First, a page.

Late one afternoon, I went out with Helen for a combination of grocery shopping, walking Teesy, and picking up a takeaway. For the sake of a quieter life, Teesy and I waited over the road from the supermarket. Teesy was tethered to my scooter and lay down in the cycle path (a risky decision!). Every cyclist who whooshed past did a big double-take. Not everyone at the supermarket went to the trouble of crossing the road to talk to us, but a fair number did. Teesy wasn’t in a very good mood and barked at some of her admirers. We then festooned my scooter with the groceries and our Thai dinner, so I felt quite useful. By the time we headed home, it was dark and a little bit cold: summer seemed to be over.

We still managed to have some lovely walks on the heath.

On the heath

On the heath

There were mushrooms everywhere. Helen took the clever mushroom photo above.

The crowd that gathers

The crowd that gathers

Above is an example of what happens when you go out for a walk with Teesy. It also shows the truth of what Chloe kept assuring everyone: Teesy is small for a Great Dane. The other dog in the picture is a good 30cm taller than Teesy. I took this photo down Helen’s street, near the pond where the geese live.

Van Gogh Museum

On Sunday 20 September I came down with a cold – the first time I’d felt anything other than quite well since I left home. Chloe was also feeling crook. Helen and I went into Amsterdam to the Meeting, and then to the Van Gogh Museum.  I’m very glad I got to see it, even if it was through a feverish haze! What I remember:

  • the impact of the colours
  • learning about the different stages of his work
  • reading of his determination to teach himself to paint (the man whose work seems to have taught everyone since to paint!)
  • being surprised by the Japanese-style paintings (like The Bridge in the Rain)

Standing face-to-face with extraordinary works of art is one of the joyful and enduring memories of my trip.

My cold got worse. I had to cancel a physio appointment early in the week, and sat around for a few days like a stunned mullet, wondering if I’d be let on the plane home.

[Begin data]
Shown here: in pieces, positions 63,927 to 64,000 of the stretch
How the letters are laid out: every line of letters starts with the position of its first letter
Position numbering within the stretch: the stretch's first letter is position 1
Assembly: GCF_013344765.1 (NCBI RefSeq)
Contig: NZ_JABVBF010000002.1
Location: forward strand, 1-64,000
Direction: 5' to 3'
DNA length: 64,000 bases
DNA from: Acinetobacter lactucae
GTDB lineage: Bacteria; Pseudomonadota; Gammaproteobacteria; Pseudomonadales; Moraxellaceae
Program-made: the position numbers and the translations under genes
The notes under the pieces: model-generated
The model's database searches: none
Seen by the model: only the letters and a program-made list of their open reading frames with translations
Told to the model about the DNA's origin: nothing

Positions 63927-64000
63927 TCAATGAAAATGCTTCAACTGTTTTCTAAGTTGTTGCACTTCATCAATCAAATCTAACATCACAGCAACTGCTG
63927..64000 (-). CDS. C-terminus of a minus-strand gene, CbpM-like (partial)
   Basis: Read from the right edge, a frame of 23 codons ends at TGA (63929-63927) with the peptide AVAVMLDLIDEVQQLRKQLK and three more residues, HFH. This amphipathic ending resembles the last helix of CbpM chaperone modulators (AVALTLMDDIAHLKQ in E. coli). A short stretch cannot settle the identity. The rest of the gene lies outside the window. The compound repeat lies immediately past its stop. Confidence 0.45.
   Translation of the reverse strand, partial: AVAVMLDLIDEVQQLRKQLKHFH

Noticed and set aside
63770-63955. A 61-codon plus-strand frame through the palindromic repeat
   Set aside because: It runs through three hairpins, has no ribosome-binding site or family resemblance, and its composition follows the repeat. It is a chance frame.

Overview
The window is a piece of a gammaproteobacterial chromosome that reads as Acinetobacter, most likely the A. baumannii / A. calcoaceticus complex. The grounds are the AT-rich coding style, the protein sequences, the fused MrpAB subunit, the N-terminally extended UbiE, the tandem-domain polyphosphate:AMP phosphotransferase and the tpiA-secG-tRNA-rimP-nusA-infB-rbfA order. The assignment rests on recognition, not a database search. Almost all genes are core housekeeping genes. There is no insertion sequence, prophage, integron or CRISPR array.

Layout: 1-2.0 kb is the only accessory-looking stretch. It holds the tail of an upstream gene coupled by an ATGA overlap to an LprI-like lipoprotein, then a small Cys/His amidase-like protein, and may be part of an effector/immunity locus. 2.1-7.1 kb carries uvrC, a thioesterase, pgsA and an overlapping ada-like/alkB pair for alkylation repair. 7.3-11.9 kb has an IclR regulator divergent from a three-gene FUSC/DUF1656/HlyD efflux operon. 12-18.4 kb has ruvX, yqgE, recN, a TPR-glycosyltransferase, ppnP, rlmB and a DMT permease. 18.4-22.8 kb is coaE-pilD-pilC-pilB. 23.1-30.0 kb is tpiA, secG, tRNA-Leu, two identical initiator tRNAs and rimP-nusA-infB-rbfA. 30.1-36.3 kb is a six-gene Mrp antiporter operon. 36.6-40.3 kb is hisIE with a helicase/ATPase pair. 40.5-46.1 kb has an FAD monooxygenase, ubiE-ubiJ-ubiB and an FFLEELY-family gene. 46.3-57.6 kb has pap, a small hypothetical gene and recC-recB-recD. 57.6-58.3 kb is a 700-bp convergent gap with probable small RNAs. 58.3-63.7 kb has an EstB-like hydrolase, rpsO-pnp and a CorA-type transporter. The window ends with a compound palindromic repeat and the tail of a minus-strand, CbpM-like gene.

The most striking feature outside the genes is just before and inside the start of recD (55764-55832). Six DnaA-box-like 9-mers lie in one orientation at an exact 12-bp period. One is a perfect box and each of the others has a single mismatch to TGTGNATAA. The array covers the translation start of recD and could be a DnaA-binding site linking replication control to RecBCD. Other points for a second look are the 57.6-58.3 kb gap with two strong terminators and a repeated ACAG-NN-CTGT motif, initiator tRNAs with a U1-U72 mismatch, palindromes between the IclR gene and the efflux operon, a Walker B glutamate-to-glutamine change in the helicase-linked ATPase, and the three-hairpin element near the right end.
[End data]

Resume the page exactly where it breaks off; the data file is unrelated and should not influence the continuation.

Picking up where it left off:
Evening with Elma

I wrote about Sunday before Saturday because we had a lovely outing on Saturday, and I’m quite sure it had nothing to do with my cold. Elma, one of Helen’s colleagues in the choir, invited us over to her place for late-afternoon soup. It was a fine day with some warmth left in it, and we sat in the garden, playing with the pets and chatting with Elma and her family, well into the evening.

The rabbit and the pusscat

The rabbit and the pusscat

These pets chased each other round the garden a fair bit. The little cat didn’t seem to like us at all, but suddenly she jumped into Helen’s lap and had a long nap. Helen didn’t move!

At Elma's place I

At Elma's place I

L to R: Maurice, Elma, Chloe, Val, Helen, Maaike

At Elma's place II

At Elma's place II

L to R: Helen and the little cat, Corné, Maaike, Maurice, Elma, Chloe

It’s really special when a European invites you home, and we felt honoured. Elma had been the first ever visitor to Helen and Chloe’s house, popping in on her way home from rehearsal one day. Her interest and kindness meant a great deal to them. Spending time with this happy and welcoming family was great fun. I was grateful (as so often during my stay) for the excellent English they all spoke. We covered a lot of conversational ground, and we ate considerably more than soup!


England – Netherlands: Wednesday 16 September 2009

2 November 2009

To make good use of our final morning in England, I tried to contact Justin, who used to work for my osteopath in Canberra, to set up massage appointments for Helen and me. I’m not sure exactly how long he’s been living in London, but it’s several years. I’d heard tell he went about with his portable massage table, even lugging it onto buses.

There kept being no answer to my calls and texts and I’d given up, when the phone in the flat suddenly rang on Tuesday night, shortly after Lesley arrived. It was Justin, just back from holidays in the Lake District. Unfortunately he was completely booked out on Wednesday morning, but we had a quick chat and I learned that he’ll be visiting Canberra in 2010. He says he’s working a day at the clinic with his old clients, so I’m signing up for that!